So I took the course, and what an eye-opener it was! I realized that while I know a lot about affiliate marketing in theory – there is a lot more that I can be doing in practice.
At the beginning of 2016, I was pretty clueless as to the power of Pinterest.
I knew that it was a place pin images from posts that you like – especially recipes and decorating type info. But a lot of bloggers including Ruth Soukup of Elite Blog Academy fame swore by the power of Pinterest for generating traffic to your blog.
Since I couldn’t wrap my head around it, I took yet another course to learn more.
Actually, I took two courses:
- Pinning Perfect by Blog Clarity, and
- The Simple Pin MasterCourse by Kate Ahl
As a result, I created a pinning strategy and I signed up for Tailwind (which I use to automate my pinning, get better analytics, follow other pinners, and connect with pinning “tribes”).
Even though my blog is mostly about blogging, I love writing lifestyle articles and posting recipes. This allows me to express my creativity and practice my photography.
A side benefit is that I can actually feed my family and blog at the same time. Believe me, they are quite thankful for this because it beats last minute boxed mac and cheese any day.
What I found is that many of my recipe posts bring me good search engine traffic and yes, traffic from Pinterest and other social channels as well.
I used to worry that I would be confusing my readers or turning them off, so to speak. But I am so over that.
Switching Email Service Providers
One of the last things that I did for my blog in 2016 was switch email service providers.
This might come as a shock because many of you know that I am a huge fan of ConvertKit – which is the service that I used for much of the year.
However, while ConvertKit offers tons of flexibility and insights into your subscribers and their interests, it can easily become a disorganized mess if you don’t have a system to your tags, segments, and forms. It also is expensive for people with a small list. (I feel that the cost becomes more in line with other options as your subscriber base grows).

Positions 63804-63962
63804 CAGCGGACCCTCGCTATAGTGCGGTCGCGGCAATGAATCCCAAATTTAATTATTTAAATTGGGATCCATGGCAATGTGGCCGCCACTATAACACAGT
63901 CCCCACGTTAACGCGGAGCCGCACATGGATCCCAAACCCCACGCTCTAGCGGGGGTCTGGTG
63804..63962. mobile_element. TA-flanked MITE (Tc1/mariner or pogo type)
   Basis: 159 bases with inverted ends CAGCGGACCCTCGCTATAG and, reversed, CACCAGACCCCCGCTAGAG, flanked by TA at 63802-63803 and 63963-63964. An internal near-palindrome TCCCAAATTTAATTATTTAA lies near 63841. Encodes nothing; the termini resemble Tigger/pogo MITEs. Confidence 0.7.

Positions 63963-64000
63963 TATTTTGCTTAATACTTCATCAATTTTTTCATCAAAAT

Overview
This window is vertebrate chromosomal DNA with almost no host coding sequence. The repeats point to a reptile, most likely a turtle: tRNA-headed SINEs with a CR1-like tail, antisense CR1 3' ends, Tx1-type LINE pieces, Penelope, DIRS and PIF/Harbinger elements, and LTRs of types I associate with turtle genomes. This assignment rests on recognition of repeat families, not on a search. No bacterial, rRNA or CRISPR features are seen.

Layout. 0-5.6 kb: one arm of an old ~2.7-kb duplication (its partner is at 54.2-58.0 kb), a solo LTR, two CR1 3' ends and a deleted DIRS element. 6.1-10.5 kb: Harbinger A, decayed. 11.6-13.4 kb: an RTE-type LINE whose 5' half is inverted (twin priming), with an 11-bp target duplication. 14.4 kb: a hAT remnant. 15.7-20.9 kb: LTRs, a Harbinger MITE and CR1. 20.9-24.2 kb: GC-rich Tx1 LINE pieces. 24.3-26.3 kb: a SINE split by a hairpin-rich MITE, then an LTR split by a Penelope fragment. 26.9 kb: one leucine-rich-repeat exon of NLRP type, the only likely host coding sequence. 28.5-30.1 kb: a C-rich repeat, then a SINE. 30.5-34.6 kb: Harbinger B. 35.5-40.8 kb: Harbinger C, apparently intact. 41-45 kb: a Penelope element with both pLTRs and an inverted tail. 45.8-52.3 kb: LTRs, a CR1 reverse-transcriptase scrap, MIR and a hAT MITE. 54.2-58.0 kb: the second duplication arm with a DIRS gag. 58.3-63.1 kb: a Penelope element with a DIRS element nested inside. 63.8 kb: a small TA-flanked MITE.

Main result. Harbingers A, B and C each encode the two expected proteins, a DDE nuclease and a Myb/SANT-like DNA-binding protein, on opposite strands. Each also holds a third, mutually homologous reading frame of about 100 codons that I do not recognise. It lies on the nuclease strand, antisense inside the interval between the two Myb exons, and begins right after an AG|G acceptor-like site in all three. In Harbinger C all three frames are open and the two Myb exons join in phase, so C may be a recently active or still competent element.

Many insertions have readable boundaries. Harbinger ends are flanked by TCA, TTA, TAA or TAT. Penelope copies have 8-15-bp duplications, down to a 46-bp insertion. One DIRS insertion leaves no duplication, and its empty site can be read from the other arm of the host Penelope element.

So, I decided to make a switch to a service that I recently discovered called MailerLite.
MailerLite seems like a cross between MailChimp and ConvertKit. It has the drag and drop builder like MailChimp but has automations and only counts each unique email address once, no matter how many lists it’s on.
Certainly, the automation features are not nearly as powerful as those in ConverKit but I am finding MailerLite easier to organize and manage at this point.
The best part is the pricing – MailerLite is free for the first 1000 subscribers (although their method for counting subscribers is not exactly straightforward).
Blogging Goals for 2017
As you can see, in 2016 I made a lot of random efforts that were, indeed, better than no effort at all.
But in the new year I plan to take it a step further and make a consistent effort towards accomplishing my blogging goals for 2017.
Increasing pageviews, affiliate income, and growing my email list are still the overarching focus. But I also plan to create my own courses this year.
To make it all happen, I know that I need to be more focused in:
- how I spend my time
- what I write about and how often I write
- the blogging courses that I choose to take, and
- what I do with the information that I learn.
I have toyed with the idea of publishing blogger income reports – but am still not sure whether I am brave enough to do so.
However, I will document my efforts and share that with you.
What are Your Blogging Goals for 2017?
Share what you hope to accomplish with your blog in 2017. Let’s all help each other achieve those goals!